News Overview 2015

A Call for More Civility in Religion

Radical Islamists have obviously declared war on the West. Just a few days before the discussion entitled "Kampf der Werte" (Battle of values) took place, which forms part of the Theater × Reality series, terrorists opened fire on scores of people at a hotel in Tunisia and a mosque in Kuwait – all in the name of Allah. "The event had a very sad topicality about it," noted Rainer Pörtner, host and political editor at Stuttgarter Zeitung.

"I knew that the world would be caught up in this development," said Mr. Fatah to introduce the discussion at Stuttgart’s Schauspielhaus, which was organized by the Robert Bosch Stiftung and Stuttgarter Zeitung. The author, originally from Iraq, reminded the audience that radical Islamists had unleashed fear in the world roughly a decade earlier with kidnappings and beheadings. Mr. Fatah: "We simply suppressed the whole thing."

At the very beginning, Mr. Pörtner put forth the question that dominated the discussion: "How much of it has to do with power and how much with religion?" Philosopher Julian Nida-Rümelin explained that in this debate we must not forget that it is also a question of values. The values of the West are challenged by people, who cite the Koran as the basis of their actions. However, he refused to reduce everything to a battle between religions. "What are at issue here are the foundations of a civilized world order."

In the same breath, he warned the West not to be arrogant. "It is worth having a look at our own history," he said. The religious wars of the 17th century could have led Europe to teeter on the brink of collapse. "The distortion of religion and world views was what made this conflict so infinitely cruel." Only once the influence of religion had been suppressed was it possible to put an end to the Thirty Years’ War. He called for the following: "We should not discuss passages from the Koran or the Bible. The challenge here is to bring civility to religion."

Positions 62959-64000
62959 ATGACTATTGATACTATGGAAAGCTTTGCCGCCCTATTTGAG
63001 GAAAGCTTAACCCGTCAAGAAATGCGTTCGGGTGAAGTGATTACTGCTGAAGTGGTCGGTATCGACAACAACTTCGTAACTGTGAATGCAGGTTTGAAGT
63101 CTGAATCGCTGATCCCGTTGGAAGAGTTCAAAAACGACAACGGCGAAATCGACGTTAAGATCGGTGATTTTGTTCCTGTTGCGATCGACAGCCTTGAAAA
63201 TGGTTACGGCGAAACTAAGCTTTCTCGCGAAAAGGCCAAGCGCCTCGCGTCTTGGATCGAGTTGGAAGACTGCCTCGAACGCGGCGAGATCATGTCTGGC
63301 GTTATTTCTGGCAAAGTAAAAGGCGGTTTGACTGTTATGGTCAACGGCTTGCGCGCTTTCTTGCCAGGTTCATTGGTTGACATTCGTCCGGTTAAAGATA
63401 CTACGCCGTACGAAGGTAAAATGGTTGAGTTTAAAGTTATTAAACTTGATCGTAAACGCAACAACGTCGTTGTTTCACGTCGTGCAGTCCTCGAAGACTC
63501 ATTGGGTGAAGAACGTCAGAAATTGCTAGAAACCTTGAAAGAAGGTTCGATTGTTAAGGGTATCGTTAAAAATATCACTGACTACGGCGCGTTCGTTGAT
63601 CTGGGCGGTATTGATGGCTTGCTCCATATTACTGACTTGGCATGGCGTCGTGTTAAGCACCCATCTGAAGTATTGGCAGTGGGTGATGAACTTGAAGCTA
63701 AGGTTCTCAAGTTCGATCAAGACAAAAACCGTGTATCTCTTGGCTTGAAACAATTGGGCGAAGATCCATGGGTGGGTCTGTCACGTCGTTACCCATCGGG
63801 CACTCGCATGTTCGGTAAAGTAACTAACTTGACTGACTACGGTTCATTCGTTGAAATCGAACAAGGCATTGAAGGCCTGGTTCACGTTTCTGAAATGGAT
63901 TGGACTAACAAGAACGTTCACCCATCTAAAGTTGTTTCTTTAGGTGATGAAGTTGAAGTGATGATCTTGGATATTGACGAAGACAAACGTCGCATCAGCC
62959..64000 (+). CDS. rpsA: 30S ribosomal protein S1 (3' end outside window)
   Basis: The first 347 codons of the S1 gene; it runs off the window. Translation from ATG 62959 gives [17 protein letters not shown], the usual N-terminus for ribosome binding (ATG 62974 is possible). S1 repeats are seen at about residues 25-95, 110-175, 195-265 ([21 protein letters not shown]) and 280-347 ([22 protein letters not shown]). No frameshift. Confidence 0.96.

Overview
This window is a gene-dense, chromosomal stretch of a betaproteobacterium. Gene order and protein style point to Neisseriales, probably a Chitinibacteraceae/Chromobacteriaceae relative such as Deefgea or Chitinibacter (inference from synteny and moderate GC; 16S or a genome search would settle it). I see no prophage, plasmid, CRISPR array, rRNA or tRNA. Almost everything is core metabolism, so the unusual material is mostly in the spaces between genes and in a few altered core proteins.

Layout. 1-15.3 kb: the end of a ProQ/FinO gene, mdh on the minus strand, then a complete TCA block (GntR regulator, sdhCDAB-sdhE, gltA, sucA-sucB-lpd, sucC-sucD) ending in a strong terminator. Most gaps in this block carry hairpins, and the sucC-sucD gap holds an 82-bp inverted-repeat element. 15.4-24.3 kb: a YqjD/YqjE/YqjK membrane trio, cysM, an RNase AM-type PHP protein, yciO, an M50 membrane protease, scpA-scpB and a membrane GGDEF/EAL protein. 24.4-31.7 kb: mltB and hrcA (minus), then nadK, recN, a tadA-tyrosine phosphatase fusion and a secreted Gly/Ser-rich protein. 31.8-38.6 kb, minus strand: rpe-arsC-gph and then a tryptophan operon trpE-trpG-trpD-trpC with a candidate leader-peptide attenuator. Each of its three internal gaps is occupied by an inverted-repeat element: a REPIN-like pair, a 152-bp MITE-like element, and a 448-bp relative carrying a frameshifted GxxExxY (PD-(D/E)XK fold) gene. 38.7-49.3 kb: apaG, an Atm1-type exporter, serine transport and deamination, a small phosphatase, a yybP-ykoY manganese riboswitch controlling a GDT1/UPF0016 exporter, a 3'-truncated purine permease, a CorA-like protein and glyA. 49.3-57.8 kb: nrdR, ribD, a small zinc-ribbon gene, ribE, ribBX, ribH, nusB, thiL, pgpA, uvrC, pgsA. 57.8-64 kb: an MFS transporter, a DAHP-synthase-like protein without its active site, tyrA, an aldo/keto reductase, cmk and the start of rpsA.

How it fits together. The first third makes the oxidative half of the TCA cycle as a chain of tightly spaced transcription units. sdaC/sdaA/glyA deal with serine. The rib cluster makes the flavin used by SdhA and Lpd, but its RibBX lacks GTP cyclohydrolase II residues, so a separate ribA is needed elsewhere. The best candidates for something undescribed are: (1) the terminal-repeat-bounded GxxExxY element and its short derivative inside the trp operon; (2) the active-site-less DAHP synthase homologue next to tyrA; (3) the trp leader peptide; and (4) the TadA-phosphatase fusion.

Mr. Fatah also expressed his hope for a separation of politics and religion. "This is the central failing of Islam," said the author. He did not, however, want to relieve the West of its responsibility. The reason for the rise of Islamist militants also lies in the weak government systems of the countries in this region, but modern industrialized nations are also to blame. Mr. Fatah reminded everyone of the United States’ involvement in the war between Iraq and Iran.

Host Stefan Kister threw another aspect into the discussion by saying that the jihadists are not motivated to fight just because of religion; they are also waging a war against modernity. Mr. Fatah countered by saying that we must put ourselves in the situation of the people in Iraq or Syria. "The United States declared that they wanted to firmly establish human rights in Iraq, Syria, and Afghanistan, and then they proceed to kill people with drones." For the people, the military objective was completely abstract, and others deemed it a concerted murder campaign. According to the author, these grand words did not match up with what was happening on the ground.

Mr. Nida-Rümelin warned against the West being viewed as the "inventor" of universal human rights. The reason why Great Britain fought against a declaration of human rights after World War II was because London wanted to prevent its empire from collapsing. Again, the philosopher warned the West against arrogance and topped off his statement with an example. In the face of resistance, the Basic Law of Germany established equal rights for men and women in 1948, but this was incompatible with family law, which was only changed decades later. At that time, women were not allowed to conclude many types of contracts. Mr. Nida-Rümelin: "When someone says that human rights are not compatible with the Koran, then we approach it the same way."

(Knut Krohn, Stuttgarter Zeitung, June 2015)

Picture Gallery

Photos: Lichtgut/Max Kovalenko 
About 400 guests followed the third edition of "Theater x Reality" in the Stuttgarter Schauspielhaus about  a "Battle of Values".

Audios (in German)

Julian Nida-Rümelin about the separation of politics and religion
Origins of human rights
The irreconcilability of Islam and Western values
Sherko Fatah about Western values in the Arab world
The war methods of the West
The Western understanding of freedom as a threat to Islam

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